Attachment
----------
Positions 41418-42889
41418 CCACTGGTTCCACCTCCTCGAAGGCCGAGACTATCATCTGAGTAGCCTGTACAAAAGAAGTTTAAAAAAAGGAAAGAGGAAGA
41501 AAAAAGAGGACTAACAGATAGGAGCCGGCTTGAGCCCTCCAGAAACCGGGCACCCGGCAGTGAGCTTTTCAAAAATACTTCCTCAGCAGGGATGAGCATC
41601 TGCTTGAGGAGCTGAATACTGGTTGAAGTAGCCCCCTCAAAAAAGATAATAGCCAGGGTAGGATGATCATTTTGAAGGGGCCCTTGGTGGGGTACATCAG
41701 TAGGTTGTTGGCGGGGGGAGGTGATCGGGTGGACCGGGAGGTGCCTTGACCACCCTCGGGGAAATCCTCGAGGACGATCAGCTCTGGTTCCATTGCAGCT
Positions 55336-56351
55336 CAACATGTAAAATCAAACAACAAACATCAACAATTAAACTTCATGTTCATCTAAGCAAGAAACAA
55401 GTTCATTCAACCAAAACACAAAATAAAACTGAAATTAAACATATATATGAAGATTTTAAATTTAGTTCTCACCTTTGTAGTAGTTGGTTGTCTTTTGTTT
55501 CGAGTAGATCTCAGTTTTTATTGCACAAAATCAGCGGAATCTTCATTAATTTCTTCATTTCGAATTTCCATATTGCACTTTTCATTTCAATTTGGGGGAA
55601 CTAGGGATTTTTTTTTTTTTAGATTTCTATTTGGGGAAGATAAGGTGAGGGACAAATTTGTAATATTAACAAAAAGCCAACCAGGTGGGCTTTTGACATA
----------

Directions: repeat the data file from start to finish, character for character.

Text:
Positions 41418-42889
41418 CCACTGGTTCCACCTCCTCGAAGGCCGAGACTATCATCTGAGTAGCCTGTACAAAAGAAGTTTAAAAAAAGGAAAGAGGAAGA
41501 AAAAAGAGGACTAACAGATAGGAGCCGGCTTGAGCCCTCCAGAAACCGGGCACCCGGCAGTGAGCTTTTCAAAAATACTTCCTCAGCAGGGATGAGCATC
41601 TGCTTGAGGAGCTGAATACTGGTTGAAGTAGCCCCCTCAAAAAAGATAATAGCCAGGGTAGGATGATCATTTTGAAGGGGCCCTTGGTGGGGTACATCAG
41701 TAGGTTGTTGGCGGGGGGAGGTGATCGGGTGGACCGGGAGGTGCCTTGACCACCCTCGGGGAAATCCTCGAGGACGATCAGCTCTGGTTCCATTGCAGCT
Positions 55336-56351
55336 CAACATGTAAAATCAAACAACAAACATCAACAATTAAACTTCATGTTCATCTAAGCAAGAAACAA
55401 GTTCATTCAACCAAAACACAAAATAAAACTGAAATTAAACATATATATGAAGATTTTAAATTTAGTTCTCACCTTTGTAGTAGTTGGTTGTCTTTTGTTT
55501 CGAGTAGATCTCAGTTTTTATTGCACAAAATCAGCGGAATCTTCATTAATTTCTTCATTTCGAATTTCCATATTGCACTTTTCATTTCAATTTGGGGGAA
55601 CTAGGGATTTTTTTTTTTTTAGATTTCTATTTGGGGAAGATAAGGTGAGGGACAAATTTGTAATATTAACAAAAAGCCAACCAGGTGGGCTTTTGACATA